Collaborative, a coalition of unions (including the CTU) and community organizations.

      These defeats rightfully have union and community activists asking the ages-old question of “What is to be done?” Some activists are beginning to look at questions of political power in regards to next year’s city elections. This can be seen in the title of the press statement from the Grassroots Collaborative in response to the TIF ordinance defeat –
      “Aldermen Flip Flop on the TIF Surplus Ordinance Highlights Need for Independent Leadership in Chicago City Council.”

      Currently there are serious discussions fermenting within political circles that were involved in the CTU
      strike on the need to run independent working-class candidates in next year’s election. The recent election of an open socialist to the Seattle city council has helped intensify these discussions and made more people open to the idea of running independent working-class candidates in Chicago. What will happen remains to be seen, but I think, despite the
      recent defeats, that people are still trying to figure out how to move forward is an encouraging sign for the future of social movement unionism and independent political action in Chicago.

  2. Guest says:

    Thanks for the comment Justin. You ask important questions. The
    school closures and the subsequent loss of around 3,000 teaching positions
    was a real defeat for the CTU. The CTU fight against the closures had two
    fronts – the legal one and a grassroots community campaign carried out in
    similar fashion to their strike. They won the community campaign, like their
    strike, in that the overwhelming majority of people in Chicago opposed the
    closures. However, this did not prevent them from losing the legal fight and
    the schools were closed. Also, recently the Chicago City Council voted 36 to 11
    against the TIF Surplus Ordinance that would have returned millions of dollars
    back into neighborhoods and schools instead of the current practice of
    funneling the money to corporate elites. Those voting against the ordinance
    included twenty two aldermen who had originally sponsored the bill and three
    who only a month before had addressed the Take Back Chicago rally of 2,000
    people organized by the Grassroots Collaborative, a coalition of unions
    (including the CTU) and community organizations. These defeats rightfully have
    union and community activists asking the ages-old question of “What is to be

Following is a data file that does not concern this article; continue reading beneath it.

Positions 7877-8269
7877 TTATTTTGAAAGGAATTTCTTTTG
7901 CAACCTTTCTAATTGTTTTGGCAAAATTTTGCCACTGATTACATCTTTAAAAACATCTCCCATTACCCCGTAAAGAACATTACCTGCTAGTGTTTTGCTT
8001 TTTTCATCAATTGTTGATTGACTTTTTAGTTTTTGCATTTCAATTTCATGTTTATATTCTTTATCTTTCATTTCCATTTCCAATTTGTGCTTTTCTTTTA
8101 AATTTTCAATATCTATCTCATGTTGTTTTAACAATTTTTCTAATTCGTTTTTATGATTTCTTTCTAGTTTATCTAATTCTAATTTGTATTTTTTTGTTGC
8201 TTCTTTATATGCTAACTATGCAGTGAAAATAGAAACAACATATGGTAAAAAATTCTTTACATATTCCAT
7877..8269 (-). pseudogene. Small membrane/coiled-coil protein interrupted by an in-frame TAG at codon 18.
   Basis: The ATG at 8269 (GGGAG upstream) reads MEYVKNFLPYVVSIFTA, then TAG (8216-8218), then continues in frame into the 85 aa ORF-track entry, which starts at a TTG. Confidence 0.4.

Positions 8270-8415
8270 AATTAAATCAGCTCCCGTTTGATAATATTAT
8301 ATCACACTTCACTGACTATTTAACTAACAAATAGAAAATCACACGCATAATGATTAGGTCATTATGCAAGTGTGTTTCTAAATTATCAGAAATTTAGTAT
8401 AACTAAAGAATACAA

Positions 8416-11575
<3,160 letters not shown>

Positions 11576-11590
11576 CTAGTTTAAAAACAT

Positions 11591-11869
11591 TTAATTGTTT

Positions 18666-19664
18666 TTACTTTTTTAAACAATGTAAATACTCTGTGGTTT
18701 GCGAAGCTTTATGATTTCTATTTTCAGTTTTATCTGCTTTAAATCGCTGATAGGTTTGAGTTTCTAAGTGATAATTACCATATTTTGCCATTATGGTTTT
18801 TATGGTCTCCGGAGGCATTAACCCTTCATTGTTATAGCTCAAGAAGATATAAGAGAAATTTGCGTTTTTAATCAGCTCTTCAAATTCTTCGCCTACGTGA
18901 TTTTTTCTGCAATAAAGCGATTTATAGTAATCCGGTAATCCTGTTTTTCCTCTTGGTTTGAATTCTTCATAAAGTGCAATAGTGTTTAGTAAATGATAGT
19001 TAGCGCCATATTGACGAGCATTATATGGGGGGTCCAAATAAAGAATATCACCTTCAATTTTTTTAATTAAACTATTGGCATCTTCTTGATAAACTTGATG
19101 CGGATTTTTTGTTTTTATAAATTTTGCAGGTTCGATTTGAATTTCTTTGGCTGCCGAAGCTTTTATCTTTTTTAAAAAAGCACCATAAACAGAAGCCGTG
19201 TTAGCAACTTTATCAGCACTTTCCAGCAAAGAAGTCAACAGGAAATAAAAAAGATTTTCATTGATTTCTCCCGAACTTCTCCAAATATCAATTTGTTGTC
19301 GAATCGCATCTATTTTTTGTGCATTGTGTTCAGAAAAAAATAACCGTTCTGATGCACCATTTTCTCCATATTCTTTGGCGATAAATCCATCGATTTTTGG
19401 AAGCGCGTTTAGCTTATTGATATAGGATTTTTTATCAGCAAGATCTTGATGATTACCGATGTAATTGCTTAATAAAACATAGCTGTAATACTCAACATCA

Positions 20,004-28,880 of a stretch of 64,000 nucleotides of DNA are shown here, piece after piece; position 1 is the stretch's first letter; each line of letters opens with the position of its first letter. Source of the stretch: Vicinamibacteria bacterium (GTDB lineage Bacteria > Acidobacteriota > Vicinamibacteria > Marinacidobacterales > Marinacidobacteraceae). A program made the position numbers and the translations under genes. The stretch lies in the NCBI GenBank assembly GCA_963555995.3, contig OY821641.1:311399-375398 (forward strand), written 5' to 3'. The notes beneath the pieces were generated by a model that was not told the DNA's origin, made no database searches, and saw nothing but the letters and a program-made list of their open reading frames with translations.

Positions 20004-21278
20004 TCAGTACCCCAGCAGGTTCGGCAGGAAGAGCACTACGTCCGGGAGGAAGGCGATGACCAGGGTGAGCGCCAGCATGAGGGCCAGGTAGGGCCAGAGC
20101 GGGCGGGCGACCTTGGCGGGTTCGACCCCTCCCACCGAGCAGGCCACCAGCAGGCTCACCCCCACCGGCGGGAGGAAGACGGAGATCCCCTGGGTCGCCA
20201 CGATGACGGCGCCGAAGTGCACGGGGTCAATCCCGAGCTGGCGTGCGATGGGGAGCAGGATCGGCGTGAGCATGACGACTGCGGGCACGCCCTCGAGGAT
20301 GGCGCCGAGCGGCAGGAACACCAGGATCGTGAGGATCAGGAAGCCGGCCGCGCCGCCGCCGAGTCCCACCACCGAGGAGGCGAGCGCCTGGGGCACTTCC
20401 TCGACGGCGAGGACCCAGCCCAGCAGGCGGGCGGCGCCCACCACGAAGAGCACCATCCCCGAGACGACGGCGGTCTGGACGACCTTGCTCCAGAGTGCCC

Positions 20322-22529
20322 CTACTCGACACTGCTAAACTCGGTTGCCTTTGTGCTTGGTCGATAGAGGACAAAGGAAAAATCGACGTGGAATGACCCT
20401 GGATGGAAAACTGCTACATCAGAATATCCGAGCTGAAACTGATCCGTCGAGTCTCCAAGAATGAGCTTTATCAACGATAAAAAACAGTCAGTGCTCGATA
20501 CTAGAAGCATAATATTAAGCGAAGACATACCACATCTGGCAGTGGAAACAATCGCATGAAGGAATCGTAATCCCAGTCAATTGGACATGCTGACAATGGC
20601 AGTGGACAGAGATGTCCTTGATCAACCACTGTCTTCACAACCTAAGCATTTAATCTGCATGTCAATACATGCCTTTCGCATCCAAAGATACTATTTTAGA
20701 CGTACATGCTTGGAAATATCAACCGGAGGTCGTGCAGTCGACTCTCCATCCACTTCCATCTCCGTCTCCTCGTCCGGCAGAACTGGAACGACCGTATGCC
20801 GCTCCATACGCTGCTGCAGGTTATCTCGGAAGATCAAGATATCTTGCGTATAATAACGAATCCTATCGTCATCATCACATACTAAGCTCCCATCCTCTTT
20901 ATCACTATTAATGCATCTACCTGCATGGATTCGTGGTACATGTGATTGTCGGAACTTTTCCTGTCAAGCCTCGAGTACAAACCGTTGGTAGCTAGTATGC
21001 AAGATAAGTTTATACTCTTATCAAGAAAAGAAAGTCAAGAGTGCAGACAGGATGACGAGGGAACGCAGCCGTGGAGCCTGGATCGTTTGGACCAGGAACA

done?” Some activists are beginning
    to look at questions of political power in regards to next year’s city
    elections. This can be seen in the title of the press statement from the
    Grassroots Collaborative in response to the TIF ordinance defeat – “Aldermen
    Flip Flop on the TIF Surplus Ordinance Highlights Need for Independent Leadership
    in Chicago City Council.” Currently there are serious discussions fermenting
    within political circles involved in the CTU strike on the need to run
    independent working-class candidates in next year’s election. The recent
    election of an open socialist to the Seattle city council has helped intensify
    these discussions and made more people open to the idea of running independent
    working-class candidates in Chicago. What will happen remains to be seen, but I
    think, despite the recent defeats, that people are still trying to figure out
    how to move forward is an encouraging sign for the future of social movement
    unionism and independent political action in Chicago.

  3. Justin Law Justin Law says:

    It does seem like there are issues to organize around:
    http://www.chicagotribune.com/news/education/ct-school-board-meets-met-1121-20131121,0,2275261.story
    And that this is an opportunity for the labor movement to engage other organizations (as was proclaimed at the last AFL-CIO Convention), and build a stronger movement, with broader goals. And to show what social movement unionism can do.
    Chicago is a one-party town though, but that party is really just a coallition of factions, politically. My guess is that a whole lot of voters, and I would even wager-party people, are eager and willing to embrace another approach to the city’s most pressing issues. But for most of these, only if it is done within the party. Perhaps, Harold Washington’s first run for mayor is an example to look to for guidance? Perhaps not. Regardless, it is going to be a hard enough road to get enough support to win within the party; to be outside it will make it even more of a challenge. As labor historians, I think we should remind people of the difficulties encountered by labor parties in the US. This being said, with the right leadership, strategy, and organization, maybe it could be done. Given the current context. And, with even a progressive like De Blasio in New York being second guessed on the relationship between the party and labor, maybe it should be done. I wonder what John Fitzpatrick would recommend?
    Thanks for the comment, and for bringing us up to date. I look forward to seeing how things develop.